Future Plans for Mars Travel

The Economist summarizes current plans for missions to Mars:

Six decades later, on February 27th, Dennis Tito, an American investment manager and space enthusiast who, in 2001, became the world’s first space tourist, unveiled his own plan. Inspiration Mars is a more modest affair. If all goes to plan, in January 2018 a single, small spaceship, carrying two crew members, will blast off for a 501-day trip to Mars and back. If it arrives safely, there are no plans to land. Instead, the idea is merely to fly around the planet and then head back to Earth. Unlike von Braun’s project, little government involvement will be necessary. Mr Tito hopes to pay for Inspiration Mars with a mix of his own money, donations from the public and the sale of media rights.

That is not to say that Mr Tito’s plan is timid. On the contrary: it is eye-wateringly (or, as one colleague puts it, “bowel-looseningly”) bold. Although endless studies have been done on how it might be possible to ferry humans to Mars, no one has ever attempted it. Mr Tito’s launch date is fixed, for it is designed to take advantage of a rare period of orbital proximity between Mars and Earth. If he misses his deadline, another opportunity will not present itself until 2031. That gives the team just under five years to design the mission, specify a spacecraft, find a rocket to launch it on, select a crew and carry out all the necessary checks and double-checks. And, without the financial muscle of a nation-state behind him, all this must be done on a budget.

Also:

And other non-profit foundations are interested, such as Mars One, a Dutch group that has been advertising for volunteers for a one-way trip, whose crew would end up stranded on Mars, although it has nevertheless received plenty of applicants.

All this interest implies that sending people to Mars is merely a matter of political will and a bit of ingenious engineering. It is not. It is extremely difficult and dangerous, a fact that Mr Tito mentioned repeatedly in his press conference.

So dangerous, in fact, that The Economist initially called the Mars One “a suicide mission.” They’ve since issued a correction in the piece.

A Mission to Mars (on Earth)

“Our main challenge right now is to avoid being bored. Every single day is very similar to the previous one.”

At the Institute for Biomedical Problems in Moscow, six men (three Russians, an Italian, a Frenchman, and a Chinese national) are finishing up a remarkable 520-day experiment in isolation. They are participants in a simulated mission to Mars about a “ship” dubbed Mars500.

Bill Donahue, the author of the Wired piece, had a chance to interact with the participants:

When I visited the institute last year…The voyagers were sealed off from terrestrial life, each one allotted a private bunk room just 32 feet square and access to a common living room, a small gym, a greenhouse, and two minuscule lavatories. The crew’s food storage room is almost as big as their living quarters, and when they entered isolation on June 3, 2010, it contained every single calorie they would consume as they soared through “space,” then spent nine days on “Mars” (in this case a small pit of red sand) before returning and exiting a year and a half later.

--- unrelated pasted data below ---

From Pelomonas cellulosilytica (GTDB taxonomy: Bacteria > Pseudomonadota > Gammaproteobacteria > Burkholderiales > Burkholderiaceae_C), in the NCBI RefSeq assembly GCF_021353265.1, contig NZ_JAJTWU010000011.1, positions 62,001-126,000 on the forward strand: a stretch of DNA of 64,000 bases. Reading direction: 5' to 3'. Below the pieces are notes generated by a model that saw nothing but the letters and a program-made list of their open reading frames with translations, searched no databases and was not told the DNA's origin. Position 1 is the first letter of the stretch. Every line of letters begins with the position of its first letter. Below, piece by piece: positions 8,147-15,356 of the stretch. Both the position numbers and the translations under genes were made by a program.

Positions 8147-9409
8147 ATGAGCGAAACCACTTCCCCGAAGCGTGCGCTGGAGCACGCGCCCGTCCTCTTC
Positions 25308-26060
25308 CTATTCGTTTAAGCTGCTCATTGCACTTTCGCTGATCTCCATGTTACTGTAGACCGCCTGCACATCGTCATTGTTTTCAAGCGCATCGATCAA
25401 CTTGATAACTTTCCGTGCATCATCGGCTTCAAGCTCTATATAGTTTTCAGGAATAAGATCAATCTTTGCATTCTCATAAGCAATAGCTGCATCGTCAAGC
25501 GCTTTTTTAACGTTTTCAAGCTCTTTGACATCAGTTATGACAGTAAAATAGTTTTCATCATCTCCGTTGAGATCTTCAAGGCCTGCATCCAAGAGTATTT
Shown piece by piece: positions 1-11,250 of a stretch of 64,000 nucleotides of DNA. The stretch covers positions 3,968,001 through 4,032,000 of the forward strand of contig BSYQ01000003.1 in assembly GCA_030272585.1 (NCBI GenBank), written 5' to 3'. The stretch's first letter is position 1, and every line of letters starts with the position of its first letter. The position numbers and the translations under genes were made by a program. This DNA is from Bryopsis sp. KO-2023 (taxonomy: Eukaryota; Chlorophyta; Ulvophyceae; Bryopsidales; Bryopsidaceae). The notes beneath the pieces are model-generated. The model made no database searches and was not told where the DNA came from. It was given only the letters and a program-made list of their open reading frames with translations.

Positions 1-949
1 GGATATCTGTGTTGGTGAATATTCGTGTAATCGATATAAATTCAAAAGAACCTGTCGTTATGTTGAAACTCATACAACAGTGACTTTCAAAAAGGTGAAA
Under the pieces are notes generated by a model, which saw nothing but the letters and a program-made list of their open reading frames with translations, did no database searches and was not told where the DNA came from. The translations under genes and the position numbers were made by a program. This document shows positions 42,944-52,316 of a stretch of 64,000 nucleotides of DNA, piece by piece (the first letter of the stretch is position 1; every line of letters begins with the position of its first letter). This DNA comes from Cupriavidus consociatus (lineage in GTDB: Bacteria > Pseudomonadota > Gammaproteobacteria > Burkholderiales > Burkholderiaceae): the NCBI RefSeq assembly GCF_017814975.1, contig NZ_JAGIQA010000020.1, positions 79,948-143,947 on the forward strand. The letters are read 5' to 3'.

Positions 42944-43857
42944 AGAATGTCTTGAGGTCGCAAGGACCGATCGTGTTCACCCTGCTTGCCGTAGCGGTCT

I did find the betting on who would quit the program a bit unsettling:

Isolation is hard; being deprived of fresh air and social variety makes you go batshit. That narrative is so ingrained in the collective psyche that when the Irish bookmaking chain Paddy Power set odds on Mars500, it all but anticipated failure. If a bettor wagered a dollar that the original six-member crew would not last the whole mission, he was, by Paddy’s lights, practically predicting the sun would rise tomorrow—he’d only get $1.20 back. Paddy, meanwhile, set 8-to-1 odds that at least one crew member would go “clinically insane” after leaving the Mars500 experiment. (Fairly long odds until you consider that most jobs don’t come with an 11 percent chance that you’ll go clinically insane in a year and a half.) The Irish bookie even set odds as to who’d be first to quit. It tapped the sole Chinese astronaut, Yue Wang, putting him at 2-1. (Yue was, after all, the most culturally isolated.)

And if you think everything is rosy aboard the Mars500, consider what has happened in a previous isolation experiment (in the year 2000):

The booze wasn’t the only contraband aboard that simulated space station run. The ship’s Russian cosmonauts regularly watched pornography, Kraft admitted, and one Japanese man, Masataka Umeda, left the mission two months early in protest. Meanwhile, there were cockroaches in the showers and mice crawling up through cracks in the floor.

The experiment sounds quite unpleasant, but these men are doing it for science!

Being aboard Mars500 is mostly menial and toilsome—the astronauts are glorified lab rats. Scientists are keeping close tabs on how the isolates’ hearts are coping with the stress of confinement. They are monitoring the microflora in the crew’s intestines, subjecting them to questionnaires on their interpersonal dramas, and hitting them with regular doses of blue light to gauge its effect on their psychological states. The regimen is at times exhausting. “The biggest challenge for me,” Charles wrote in one email, “is the width of my bed—60 centimeters. As soon as I have more than one device to wear during the night (for blood pressure tests, electrocardiograms, electroencephalograms, etc.), I can’t move.”